It’s time once again for racers and race fans to help construct a new national cable TV network. I had been waiting patiently for MavTV to arrive in my cable box, but when our good friend Dave Despain started airing his new show on MavTV, it was definitely time to take action. I called Time Warner Cable on their customer service number and had a conversation with Priscilla, in Texas, who was very helpful and a race fan. We talked about the new Austin track (Circuit of Americas), and we both agreed we’ve got to catch the F1 race there one day. “That would be awesome!” said Priscilla.
She had heard of MavTV, but asked for more details, “What kind of programming is that?” It felt great to describe the need for MavTV throughout the Time Warner Cable system, “There’s a lot of great grassroots racing. Dirt late models, sprint cars, modifieds...” Priscilla kept searching on her end of the line for more information on MavTV, and was immediately enthusiastic upon discovering it, “Oh, yes! They’ve got all kinds of things on MavTV!” Yes, they do indeed, Priscilla. Time Warner Cable is a provider of MavTV, but not in my area, Priscilla said. She put in the request to get MavTV to my hometown.
For the readership of this magazine, MavTV needs no explanation. It’s another venture from Lucas Oil, which may just be the most innovative company in racing right now. They rebranded the cable network in mid-2012, and you can find all the Lucas Oil racing series on MavTV, in addition to a variety of other racing series, from Indiana sprint car racing to Best In The Desert off-road racing.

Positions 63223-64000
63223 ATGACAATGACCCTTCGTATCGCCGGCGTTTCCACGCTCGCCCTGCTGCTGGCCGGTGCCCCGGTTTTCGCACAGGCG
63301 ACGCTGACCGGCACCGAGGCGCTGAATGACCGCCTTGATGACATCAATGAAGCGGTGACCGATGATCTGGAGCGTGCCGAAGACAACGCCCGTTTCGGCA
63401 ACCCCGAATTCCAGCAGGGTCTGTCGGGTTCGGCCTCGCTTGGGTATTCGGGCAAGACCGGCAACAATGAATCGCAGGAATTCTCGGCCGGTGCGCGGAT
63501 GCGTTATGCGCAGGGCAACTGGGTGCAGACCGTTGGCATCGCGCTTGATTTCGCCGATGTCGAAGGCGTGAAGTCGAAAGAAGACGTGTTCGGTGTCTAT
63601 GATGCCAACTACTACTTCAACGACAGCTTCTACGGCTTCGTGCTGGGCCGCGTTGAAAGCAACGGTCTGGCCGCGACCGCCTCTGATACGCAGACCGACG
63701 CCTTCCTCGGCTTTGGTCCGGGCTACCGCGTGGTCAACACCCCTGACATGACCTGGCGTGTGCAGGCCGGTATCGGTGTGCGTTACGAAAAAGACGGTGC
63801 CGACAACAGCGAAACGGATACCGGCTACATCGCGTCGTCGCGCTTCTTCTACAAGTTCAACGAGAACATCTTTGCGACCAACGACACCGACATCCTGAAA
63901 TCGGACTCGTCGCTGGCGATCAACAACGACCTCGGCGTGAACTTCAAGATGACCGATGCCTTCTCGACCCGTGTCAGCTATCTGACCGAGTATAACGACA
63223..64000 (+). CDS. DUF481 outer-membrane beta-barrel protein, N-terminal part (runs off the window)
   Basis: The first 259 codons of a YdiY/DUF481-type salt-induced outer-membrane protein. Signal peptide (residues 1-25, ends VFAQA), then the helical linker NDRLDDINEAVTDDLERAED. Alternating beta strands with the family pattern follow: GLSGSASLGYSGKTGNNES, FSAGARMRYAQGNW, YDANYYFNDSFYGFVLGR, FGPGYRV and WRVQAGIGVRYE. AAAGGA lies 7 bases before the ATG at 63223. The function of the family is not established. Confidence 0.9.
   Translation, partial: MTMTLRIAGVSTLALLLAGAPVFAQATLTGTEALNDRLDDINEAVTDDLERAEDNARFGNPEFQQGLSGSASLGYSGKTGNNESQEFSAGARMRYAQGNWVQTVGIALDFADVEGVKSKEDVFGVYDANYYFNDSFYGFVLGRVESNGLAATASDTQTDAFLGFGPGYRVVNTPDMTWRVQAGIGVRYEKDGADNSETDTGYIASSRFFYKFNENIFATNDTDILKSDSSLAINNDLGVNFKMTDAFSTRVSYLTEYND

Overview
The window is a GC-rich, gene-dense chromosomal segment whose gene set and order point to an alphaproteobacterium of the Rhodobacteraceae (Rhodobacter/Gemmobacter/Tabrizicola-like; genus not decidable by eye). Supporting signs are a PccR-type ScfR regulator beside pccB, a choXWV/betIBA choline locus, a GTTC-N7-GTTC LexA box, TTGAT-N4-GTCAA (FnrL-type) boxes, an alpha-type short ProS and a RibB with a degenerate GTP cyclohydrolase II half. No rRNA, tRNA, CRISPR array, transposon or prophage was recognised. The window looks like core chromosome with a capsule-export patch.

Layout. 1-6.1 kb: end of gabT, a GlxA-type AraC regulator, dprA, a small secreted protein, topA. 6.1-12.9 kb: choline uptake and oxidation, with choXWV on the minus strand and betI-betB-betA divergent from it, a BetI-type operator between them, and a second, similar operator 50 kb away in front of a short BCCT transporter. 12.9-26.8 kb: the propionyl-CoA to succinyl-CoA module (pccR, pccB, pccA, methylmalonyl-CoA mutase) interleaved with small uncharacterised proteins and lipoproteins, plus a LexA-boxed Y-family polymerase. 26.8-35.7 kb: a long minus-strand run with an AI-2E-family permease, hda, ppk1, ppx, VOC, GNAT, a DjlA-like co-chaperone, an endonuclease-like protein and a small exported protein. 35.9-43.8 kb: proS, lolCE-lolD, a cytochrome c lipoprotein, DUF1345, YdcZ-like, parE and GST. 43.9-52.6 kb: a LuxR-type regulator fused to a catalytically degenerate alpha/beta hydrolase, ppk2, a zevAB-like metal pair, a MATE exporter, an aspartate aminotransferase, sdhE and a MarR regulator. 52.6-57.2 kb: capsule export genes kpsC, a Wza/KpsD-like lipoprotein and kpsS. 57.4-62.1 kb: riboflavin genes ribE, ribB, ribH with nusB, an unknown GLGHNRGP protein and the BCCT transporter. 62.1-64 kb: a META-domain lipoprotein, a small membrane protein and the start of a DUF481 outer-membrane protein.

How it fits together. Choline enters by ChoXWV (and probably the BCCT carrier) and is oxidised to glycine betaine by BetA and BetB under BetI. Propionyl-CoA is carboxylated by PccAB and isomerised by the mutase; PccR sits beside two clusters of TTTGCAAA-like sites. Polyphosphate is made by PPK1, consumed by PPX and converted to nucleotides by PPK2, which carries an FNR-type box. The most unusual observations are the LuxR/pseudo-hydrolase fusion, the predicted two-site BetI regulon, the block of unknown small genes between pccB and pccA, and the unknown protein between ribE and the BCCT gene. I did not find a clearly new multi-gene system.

A good place to get started in getting your cable TV company to provide you with MavTV is the MavTV website (www.mavtv.com). You’ll see a menu option at the top right for “Get MavTV.” The site will even provide you with an email form to complete and send instantly to your cable TV provider (I filled that out, too).
Race fans played a key role in establishing several cable TV networks, beginning with ESPN. The new cable TV company not only found an instant audience of millions in race fans craving more motorsports on TV, but also found race sponsors to be a terrific source for commercial sales. Race fans demanded their ESPN, and the new idea took hold. Race fans then also helped ‘construct’ ESPN2 and, naturally, SpeedChannel.
My TV time never recovered from the loss of Thursday Night Thunder, when you could see great drivers like Stan Fox, Rich Vogler, Jeff Gordon, Kenny Irwin Jr., Mike Bliss, Tony Stewart and others battle it out on the nation’s short tracks each week. Yes, Priscilla, I want my MavTV.